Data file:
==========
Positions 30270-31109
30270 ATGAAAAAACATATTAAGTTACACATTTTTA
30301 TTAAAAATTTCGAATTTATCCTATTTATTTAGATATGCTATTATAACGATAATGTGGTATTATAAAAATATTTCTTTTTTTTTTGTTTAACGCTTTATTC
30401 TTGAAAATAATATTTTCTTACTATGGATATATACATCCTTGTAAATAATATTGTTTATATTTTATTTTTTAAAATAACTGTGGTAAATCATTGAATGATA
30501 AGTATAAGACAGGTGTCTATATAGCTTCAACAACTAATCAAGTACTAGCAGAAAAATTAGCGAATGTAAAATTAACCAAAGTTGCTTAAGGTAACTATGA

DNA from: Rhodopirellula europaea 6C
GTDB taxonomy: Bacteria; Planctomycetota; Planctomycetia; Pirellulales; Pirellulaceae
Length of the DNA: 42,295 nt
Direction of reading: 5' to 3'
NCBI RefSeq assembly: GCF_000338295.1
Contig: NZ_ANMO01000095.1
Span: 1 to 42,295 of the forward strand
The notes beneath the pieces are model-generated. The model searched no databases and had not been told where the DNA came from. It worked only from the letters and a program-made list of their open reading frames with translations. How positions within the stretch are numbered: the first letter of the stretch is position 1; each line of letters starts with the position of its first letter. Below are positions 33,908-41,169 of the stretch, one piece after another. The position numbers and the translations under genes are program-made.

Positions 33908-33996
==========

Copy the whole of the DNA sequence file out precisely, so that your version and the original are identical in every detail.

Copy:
Positions 30270-31109
30270 ATGAAAAAACATATTAAGTTACACATTTTTA
30301 TTAAAAATTTCGAATTTATCCTATTTATTTAGATATGCTATTATAACGATAATGTGGTATTATAAAAATATTTCTTTTTTTTTTGTTTAACGCTTTATTC
30401 TTGAAAATAATATTTTCTTACTATGGATATATACATCCTTGTAAATAATATTGTTTATATTTTATTTTTTAAAATAACTGTGGTAAATCATTGAATGATA
30501 AGTATAAGACAGGTGTCTATATAGCTTCAACAACTAATCAAGTACTAGCAGAAAAATTAGCGAATGTAAAATTAACCAAAGTTGCTTAAGGTAACTATGA

DNA from: Rhodopirellula europaea 6C
GTDB taxonomy: Bacteria; Planctomycetota; Planctomycetia; Pirellulales; Pirellulaceae
Length of the DNA: 42,295 nt
Direction of reading: 5' to 3'
NCBI RefSeq assembly: GCF_000338295.1
Contig: NZ_ANMO01000095.1
Span: 1 to 42,295 of the forward strand
The notes beneath the pieces are model-generated. The model searched no databases and had not been told where the DNA came from. It worked only from the letters and a program-made list of their open reading frames with translations. How positions within the stretch are numbered: the first letter of the stretch is position 1; each line of letters starts with the position of its first letter. Below are positions 33,908-41,169 of the stretch, one piece after another. The position numbers and the translations under genes are program-made.

Positions 33908-33996